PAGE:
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Dr. Deborah Glupczynski

As originally published in the IE Community News on Monday, February 26, 2024.

By Dr. Deborah Glupczynski

Tax forms, check. Car repairs, check. Prep for kids’ school activities, check. Make reservations for Valentine’s Day, check. Schedule your breast exam or cervical cancer screening exam…wait, what?

If that last item wasn’t on your to-do list for this month, you’re not alone. It’s understandable that regular cancer screenings can fall by the wayside over the course of our busy lives. Some of us aren’t fully back to feeling “normal” in our routines post-pandemic, and that’s OK. 

But it’s so important to get back on track with these routine but lifesaving screening exams, even if you didn’t have in person visits during the pandemic. In particular, you should prioritize getting regularly checked for breast and cervical cancer, two of the most common cancers affecting people in the U.S.

As scary as this sounds, it’s important to remember that screening exams can find precancerous and cancerous changes early, when treatment will be most effective, so ask your health care provider if you are due for any screening exams. Because February is National Cancer Prevention Awareness Month, we thought now would be a great time to review everything you need to know about breast and cervical cancer screening. Read on! 

How to Get Screened for Breast Cancer

First, call your provider and schedule an annual Well-Person Checkup–if you have health insurance, it should be no cost! During this visit, your provider may ask you if you had any concerns about your breasts. If you are over 25, you may be offered a clinical breast exam every 1-3 years. If you are over 40, your provider will recommend a referral for a mammogram, which is a special kind of x-ray exam of the breasts. If you are under 40 but have a family history of breast cancer, your provider may ask you additional questions to determine if you need any additional referrals or exams.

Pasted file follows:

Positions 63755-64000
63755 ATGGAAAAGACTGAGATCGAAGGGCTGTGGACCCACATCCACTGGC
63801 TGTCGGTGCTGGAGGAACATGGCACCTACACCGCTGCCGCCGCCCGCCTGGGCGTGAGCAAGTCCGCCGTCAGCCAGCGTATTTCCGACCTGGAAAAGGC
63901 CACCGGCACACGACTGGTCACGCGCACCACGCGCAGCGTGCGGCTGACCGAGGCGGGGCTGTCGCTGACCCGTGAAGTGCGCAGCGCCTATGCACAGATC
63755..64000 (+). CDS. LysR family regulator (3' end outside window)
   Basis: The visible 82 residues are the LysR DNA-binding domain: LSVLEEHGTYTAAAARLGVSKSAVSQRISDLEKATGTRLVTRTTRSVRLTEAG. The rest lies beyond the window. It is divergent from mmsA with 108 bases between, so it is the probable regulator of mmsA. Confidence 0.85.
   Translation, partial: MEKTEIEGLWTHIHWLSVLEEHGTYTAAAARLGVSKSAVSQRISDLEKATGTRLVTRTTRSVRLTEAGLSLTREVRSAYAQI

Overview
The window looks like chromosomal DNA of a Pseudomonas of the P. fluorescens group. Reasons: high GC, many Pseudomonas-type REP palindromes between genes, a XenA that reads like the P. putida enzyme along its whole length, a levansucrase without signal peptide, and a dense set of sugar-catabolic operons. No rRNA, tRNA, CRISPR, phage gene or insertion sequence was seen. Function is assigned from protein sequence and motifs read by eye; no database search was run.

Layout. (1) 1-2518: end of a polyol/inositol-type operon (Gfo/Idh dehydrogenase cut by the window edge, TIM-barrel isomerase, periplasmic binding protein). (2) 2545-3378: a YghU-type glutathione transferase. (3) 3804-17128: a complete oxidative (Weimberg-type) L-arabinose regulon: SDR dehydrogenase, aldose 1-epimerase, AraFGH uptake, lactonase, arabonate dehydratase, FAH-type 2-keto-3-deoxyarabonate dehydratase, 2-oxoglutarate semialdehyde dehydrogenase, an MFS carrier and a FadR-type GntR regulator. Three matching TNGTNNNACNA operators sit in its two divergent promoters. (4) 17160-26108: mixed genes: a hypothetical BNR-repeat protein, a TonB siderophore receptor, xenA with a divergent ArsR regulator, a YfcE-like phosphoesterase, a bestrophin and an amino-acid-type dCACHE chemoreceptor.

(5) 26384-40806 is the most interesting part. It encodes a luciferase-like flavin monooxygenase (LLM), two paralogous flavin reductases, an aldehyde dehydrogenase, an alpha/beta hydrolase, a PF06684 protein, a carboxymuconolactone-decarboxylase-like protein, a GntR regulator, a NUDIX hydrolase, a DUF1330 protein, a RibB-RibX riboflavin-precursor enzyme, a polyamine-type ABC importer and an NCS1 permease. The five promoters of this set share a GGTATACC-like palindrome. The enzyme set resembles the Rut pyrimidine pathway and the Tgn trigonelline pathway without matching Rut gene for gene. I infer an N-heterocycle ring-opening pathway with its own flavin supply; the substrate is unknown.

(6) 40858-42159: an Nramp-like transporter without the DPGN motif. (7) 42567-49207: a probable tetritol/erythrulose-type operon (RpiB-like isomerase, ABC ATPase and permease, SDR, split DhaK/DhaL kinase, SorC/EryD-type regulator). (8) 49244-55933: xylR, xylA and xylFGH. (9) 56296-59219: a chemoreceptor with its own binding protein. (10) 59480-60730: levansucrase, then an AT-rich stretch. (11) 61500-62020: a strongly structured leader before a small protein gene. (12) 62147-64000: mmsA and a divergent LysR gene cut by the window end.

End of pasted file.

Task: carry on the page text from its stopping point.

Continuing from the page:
How to Get Screened for Cervical Cancer 

Screening for cervical cancer (also called a “Pap smear”) is part of a gynecologic exam, which involves placing a speculum in the vagina so the cervix can be seen, and then using a soft brush and plastic swab to gently collect cells from the cervix. The cells are then sent to the lab to be looked at under a microscope. Testing for human papilloma virus (HPV), a very common virus that causes changes to the cells of the cervix, is done at the same time. Screening for cervical cancer should start when you are 25, and then be done every five years, depending on your test results.

It is important to know that a Pap smear may not be performed every time you have a gynecologic exam, so you’ll need to remember when your last one was performed in order to get timely screening. If you go to an urgent care for an infection, for example, they may or may not perform one, depending on what you are there for. 

It can be intimidating to make room in our busy lives to go in for routine preventative cancer screening. Cancer screening exams can feel scary, and it can feel easier to avoid them. Thankfully, screening exams for breast and cervical cancer are available from many healthcare providers, including the caring and compassionate team at Planned Parenthood of Orange and San Bernardino Counties. These medical services are available at all of our locations to any person who walks through our doors, regardless of their insurance, immigration status, or ability to pay. 

Take steps to protect your health today by scheduling your regular preventative cancer screenings. Your loved ones will thank you for it! 



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